Meet the Producer

Get your melt on!

Our Somerset Brie is made in the heart of the English countryside, with the help of some cows who graze on the best grass around. Rosie Mullender heads to the West Country to find out how this Christmas cheeseboard essential is made.

"Different people like different flavours, and our Brie develops over time. We’re proud to be producing a cheese that, I think, in a lot of cases is at is at least as good as its French counterpart"

Matthew Organ, Lubbom Creamery

Grass, it turns out, is all-important when it comes to making Co-op Somerset Brie. ‘We have 243 acres of land here, and 235 milking cows,’ says Sarah, who comes from a long line of farmers going back 500 years.

‘Our herd are picky eaters, so we measure and check the grass to make sure it’s the best quality — too old and woody, and it’s not easy to digest; too young, and it’s too rich.

Between each milking, we move the cows to a fresh block so they’re getting the best grass possible each time.’ Before today, I didn’t realise that producing milk containing the ideal amount of fats and proteins to make cheese was such a science.

But the farm has spent the last eight years perfecting it — and all the 970,000 litres a year they make go to Lubborn Creamery, the dairy where Co-op Somerset Brie is made.

"The final product is only as good as the raw material, so we have a close relationship with all our farmers"

At the creamery, which is just down the road, Lubborn’s technical manager, Matthew Organ, agrees that milk, sourced from just six farms across Devon, Dorset and Somerset, is key to the superb taste of his cheese.

‘The final product is only as good as the raw material, so we have a close relationship with all our farmers,’ says Matthew, who’s worked at the dairy for 25 years. ‘A lot of effort goes into finding farmers like Sarah, and working closely with them.’

The basic cheese-making process is similar whether you’re making creamy Somerset Brie, Red Leicester or tangy Cheddar. Cultures and rennet (an enzyme that helps set the cheese; our Brie uses a vegetarian rennet) are added to cooled, pasteurised milk to make it solidify. Next, the curds are separated from the whey.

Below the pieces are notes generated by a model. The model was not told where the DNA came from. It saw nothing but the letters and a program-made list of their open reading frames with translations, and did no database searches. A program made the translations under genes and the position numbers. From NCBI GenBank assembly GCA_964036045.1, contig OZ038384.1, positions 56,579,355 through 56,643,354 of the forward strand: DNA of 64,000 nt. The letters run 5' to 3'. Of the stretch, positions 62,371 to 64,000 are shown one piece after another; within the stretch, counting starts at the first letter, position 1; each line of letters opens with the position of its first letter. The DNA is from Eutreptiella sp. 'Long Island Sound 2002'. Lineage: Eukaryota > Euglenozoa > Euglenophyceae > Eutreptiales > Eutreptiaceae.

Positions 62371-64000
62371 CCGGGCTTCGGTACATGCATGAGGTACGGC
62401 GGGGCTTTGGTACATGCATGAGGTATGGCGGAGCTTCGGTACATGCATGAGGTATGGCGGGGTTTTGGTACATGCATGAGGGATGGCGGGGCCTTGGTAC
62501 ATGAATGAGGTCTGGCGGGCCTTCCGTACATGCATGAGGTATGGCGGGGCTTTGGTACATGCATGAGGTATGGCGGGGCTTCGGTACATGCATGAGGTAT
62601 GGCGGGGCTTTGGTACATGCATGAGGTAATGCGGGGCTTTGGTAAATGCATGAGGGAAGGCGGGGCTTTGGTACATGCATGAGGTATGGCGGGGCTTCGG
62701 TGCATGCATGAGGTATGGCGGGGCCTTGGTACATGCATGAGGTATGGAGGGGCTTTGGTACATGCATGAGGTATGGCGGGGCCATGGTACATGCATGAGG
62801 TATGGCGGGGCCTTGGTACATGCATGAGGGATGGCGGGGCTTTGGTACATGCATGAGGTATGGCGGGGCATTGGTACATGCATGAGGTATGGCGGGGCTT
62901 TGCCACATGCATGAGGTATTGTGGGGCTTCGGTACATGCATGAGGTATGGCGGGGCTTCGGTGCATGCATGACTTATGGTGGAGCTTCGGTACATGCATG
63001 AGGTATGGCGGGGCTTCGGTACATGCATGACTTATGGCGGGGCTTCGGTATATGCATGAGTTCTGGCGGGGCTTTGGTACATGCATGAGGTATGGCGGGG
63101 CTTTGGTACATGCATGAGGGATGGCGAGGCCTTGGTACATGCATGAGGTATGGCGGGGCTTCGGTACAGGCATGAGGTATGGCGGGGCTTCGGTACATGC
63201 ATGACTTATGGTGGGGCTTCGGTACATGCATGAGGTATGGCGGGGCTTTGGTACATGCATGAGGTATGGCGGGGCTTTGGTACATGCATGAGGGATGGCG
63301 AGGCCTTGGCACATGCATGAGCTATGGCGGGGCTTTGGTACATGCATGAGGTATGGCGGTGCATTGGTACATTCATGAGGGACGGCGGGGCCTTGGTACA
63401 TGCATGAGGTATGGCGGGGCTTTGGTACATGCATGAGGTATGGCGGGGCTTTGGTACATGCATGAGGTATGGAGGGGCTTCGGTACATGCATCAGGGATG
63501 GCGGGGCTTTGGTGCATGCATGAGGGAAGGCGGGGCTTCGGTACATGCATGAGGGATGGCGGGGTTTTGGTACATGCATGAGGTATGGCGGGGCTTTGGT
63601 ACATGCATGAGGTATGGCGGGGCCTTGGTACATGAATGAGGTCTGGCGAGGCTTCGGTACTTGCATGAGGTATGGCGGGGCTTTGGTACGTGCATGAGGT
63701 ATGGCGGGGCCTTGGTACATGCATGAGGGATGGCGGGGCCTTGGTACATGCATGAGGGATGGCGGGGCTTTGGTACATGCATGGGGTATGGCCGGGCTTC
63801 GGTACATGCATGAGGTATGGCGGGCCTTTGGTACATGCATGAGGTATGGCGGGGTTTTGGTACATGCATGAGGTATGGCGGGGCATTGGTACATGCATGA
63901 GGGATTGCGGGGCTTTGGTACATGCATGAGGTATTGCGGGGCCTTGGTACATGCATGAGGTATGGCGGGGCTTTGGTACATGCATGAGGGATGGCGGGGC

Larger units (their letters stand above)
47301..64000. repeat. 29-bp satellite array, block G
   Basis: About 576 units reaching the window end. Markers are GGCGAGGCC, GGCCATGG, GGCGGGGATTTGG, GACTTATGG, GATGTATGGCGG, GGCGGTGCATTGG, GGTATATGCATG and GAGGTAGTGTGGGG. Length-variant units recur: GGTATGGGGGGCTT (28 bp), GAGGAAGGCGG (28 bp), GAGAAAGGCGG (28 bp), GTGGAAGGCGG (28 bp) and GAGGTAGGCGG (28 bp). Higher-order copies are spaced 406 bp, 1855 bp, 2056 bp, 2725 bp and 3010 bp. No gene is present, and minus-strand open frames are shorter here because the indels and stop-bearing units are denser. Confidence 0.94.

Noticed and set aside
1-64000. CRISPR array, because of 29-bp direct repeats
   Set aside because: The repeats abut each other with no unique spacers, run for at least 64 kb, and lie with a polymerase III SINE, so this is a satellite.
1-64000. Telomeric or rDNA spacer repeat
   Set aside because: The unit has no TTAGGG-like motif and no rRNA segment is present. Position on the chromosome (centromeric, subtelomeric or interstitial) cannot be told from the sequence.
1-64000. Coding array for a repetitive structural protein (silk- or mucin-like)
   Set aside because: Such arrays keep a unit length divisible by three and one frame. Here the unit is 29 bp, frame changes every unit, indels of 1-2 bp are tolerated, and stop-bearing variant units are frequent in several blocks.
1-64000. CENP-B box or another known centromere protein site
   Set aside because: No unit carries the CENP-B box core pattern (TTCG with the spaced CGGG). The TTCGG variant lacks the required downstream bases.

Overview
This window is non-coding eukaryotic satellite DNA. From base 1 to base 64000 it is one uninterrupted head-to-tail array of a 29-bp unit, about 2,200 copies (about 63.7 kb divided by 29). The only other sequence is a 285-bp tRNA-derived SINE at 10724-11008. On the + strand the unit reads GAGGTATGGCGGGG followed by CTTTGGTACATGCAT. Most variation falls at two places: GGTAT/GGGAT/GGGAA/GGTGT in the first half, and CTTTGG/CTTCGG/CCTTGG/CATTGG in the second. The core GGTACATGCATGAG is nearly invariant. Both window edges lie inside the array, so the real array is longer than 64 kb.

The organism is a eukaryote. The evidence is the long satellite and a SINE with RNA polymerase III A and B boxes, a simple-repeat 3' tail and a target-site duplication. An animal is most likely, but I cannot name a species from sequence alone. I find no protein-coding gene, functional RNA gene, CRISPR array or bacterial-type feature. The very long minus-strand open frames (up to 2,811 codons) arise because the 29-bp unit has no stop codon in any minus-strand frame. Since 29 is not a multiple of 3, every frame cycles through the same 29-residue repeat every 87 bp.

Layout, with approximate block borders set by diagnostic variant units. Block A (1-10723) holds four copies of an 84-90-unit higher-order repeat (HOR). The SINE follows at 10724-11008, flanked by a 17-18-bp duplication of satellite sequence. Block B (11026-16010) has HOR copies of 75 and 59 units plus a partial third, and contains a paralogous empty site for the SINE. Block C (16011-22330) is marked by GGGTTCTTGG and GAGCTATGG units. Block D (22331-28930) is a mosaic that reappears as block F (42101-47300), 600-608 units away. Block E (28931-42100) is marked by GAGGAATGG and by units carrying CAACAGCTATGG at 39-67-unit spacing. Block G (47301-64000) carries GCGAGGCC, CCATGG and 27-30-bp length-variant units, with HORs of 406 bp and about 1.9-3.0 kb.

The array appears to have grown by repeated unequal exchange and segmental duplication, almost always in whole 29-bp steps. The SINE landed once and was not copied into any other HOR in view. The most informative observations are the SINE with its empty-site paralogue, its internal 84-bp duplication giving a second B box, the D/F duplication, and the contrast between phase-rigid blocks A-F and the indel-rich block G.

Then, to make Brie, the curds are shaped into hoops, turned onto a textured board to give the rind its unique pattern, and left to drain for 24 hours.

The cheese is then turned again, lightly salted, and matured for around 10 days. After that, it’s wrapped and ripened for around three weeks (in a room that smells like a cheese counter), before it’s finally ready to be sliced into wedges, ready for Co-op customers to enjoy.

What makes Brie different from other cheeses is that it isn’t pressed, which keeps it so moist. Special white mould cultures are also added to the milk to give the cheese its soft white coat.

‘Lots of people ask me if you can eat the rind, and I say yes, definitely!’ Matthew says. ‘It adds texture and a lovely, mushroomy flavour — and if it’s a good Brie like ours, it should blend beautifully with the rest of the cheese.’

‘Different people like different flavours, and our Brie develops over time,’ Matthew explains. ‘It starts out with a soft tang, and is quite firm. Then, as it ripens, it becomes more creamy and glossy, with a greater depth of flavour and a softer texture. We’re proud to produce a Brie that, I think, in a lot of cases is at least as good as its French counterpart.’ And, of course, when you buy Co-op Somerset Brie you know the cows who helped produce it were raised to British welfare standards, and that you’re supporting British farmers.

Perhaps the last word should go to Sarah at West Dibberford: ‘We’re trying to create something better than the rest, so it’s all about quality, not quantity,’ she says, stroking a cow’s nose. ‘We make the best of the land to help us produce the best milk, which makes the best cheese. And I love Brie!’